PostPosted: Thu Dec 03, 2009 9:32 am Reply with quote
snoopycool doesn't work on US Licensed material (snoopy was one of the first groups to receive a cease and desist letter from kodansha back in the day). He learned his lesson and does unlicensed work only and if something does get licensed like Flame of Recca (as an example of one of his old ones) he takes it down.

We aren't about taking money if it can be legitimately bought and viewed here in the US, we are just bringing things for the fans that they may not otherwise get a chance to see.

Anyhow; this could go way off topic into a discussion that's been had a million and one times over on many a board Razz my original intent (before the shameless plug) was to show that there is high quality talent out there and overall I think it would be a great idea for publishers to work something like that. It would help them, and potentially help us whom could use it as experience Smile
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rabrek



Joined: 06 Apr 2009
Posts: 174

PostPosted: Thu Dec 03, 2009 9:34 am Reply with quote
I'd pay for a good-quality TokyoPop scanlation v5 of Demon Flowers/Kuruizaki no Hana. (I'd pay quite a bit more for a high-quality version.) That would complete the only stalled TokyoPop series that I follow, but I don't know that I'd become be a repeat customer. If such a venture proved stable and reliable over several years... maybe. I'll buy print editions of titles that I know probably won't sell well enough to be completed, but I won't be an early adopter of a sparkly new electronic delivery method that might get dropped if it doesn't perform to expectations. Plus I'd rather Google than wade through the TokyoPop website.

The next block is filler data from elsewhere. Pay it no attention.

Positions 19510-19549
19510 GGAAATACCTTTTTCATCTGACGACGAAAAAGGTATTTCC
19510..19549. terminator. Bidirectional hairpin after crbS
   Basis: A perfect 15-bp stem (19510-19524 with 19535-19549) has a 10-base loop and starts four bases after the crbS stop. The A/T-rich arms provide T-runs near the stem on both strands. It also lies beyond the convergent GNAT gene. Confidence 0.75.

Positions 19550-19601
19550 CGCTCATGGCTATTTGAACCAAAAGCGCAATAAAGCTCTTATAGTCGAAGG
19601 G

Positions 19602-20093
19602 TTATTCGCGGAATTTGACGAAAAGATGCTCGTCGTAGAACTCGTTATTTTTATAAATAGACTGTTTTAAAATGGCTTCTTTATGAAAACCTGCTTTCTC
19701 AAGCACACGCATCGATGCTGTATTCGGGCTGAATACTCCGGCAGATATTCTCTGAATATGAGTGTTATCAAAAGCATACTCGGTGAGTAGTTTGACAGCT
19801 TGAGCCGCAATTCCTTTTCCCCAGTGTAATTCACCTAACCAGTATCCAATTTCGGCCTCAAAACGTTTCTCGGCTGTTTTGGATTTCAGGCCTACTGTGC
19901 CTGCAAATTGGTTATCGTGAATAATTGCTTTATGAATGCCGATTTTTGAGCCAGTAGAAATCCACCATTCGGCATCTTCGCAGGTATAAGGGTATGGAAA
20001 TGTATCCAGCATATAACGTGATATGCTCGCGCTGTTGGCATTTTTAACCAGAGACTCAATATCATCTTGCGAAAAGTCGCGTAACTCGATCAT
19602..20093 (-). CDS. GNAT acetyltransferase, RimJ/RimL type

I've bought the vast majority of my English-language editions after sampling a series in scanlation, but I'm a collector. If I like a manga/manwha/anime/artbook/OST, I want it on my shelf. If I can't get it an official English release, I import the original. (<rant> Why is Shin Angyo Onshi licensed in French and German but not in English, anyway? *sigh* </rant>) But I don't do Crunchyroll either, so I may be a statistical outlier that TokyoPop can safely ignore. Right after I get v5 of Kuruizaki no Hana.

EDIT:
NetComics uses another model that might be adapted for TokyoPop. My spot check shows that their site offers the first chapter in a title free for sampling, then charges 25 cents for subsequent chapters. Print volumes are released later. I wouldn't expect TokyoPop to charge so little, of course, as there's no expectation that print volumes and web releases would subsidize each other.

And what about print-on-demand? If TokyoPop is considering electronic-only releases for certain titles, it's not a great leap to offer print copies from spiffy digital originals. I own a number of academic titles that are strictly POD because they don't justify a pricey offset printing setup. The volumes are quite presentable, and more than durable enough to justify the purchase.


Last edited by rabrek on Thu Dec 03, 2009 10:59 am; edited 1 time in total
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TatsuGero23



Joined: 18 Nov 2008
Posts: 1275
Location: Sniper Island, USA (It's in your heart!)

PostPosted: Thu Dec 03, 2009 10:06 am Reply with quote
First off:
Fronzel wrote:
Oh, they're talking about scanlations.

Oh, they're talking about charging for scanlations.

Maybe the idea of paying for what has been free just offends my selfish conceits, but I don't like the idea.


this seemed off putting to me and sounds fairly familiar... oh right, the same argument people use about anime. But I honestly get where that idea came from. To me, manga holds a kind of different weight to it then anime and of course production value is way different so I can get where that idea spawned from. But still a weird statement when you think about it from a non-otaku POV.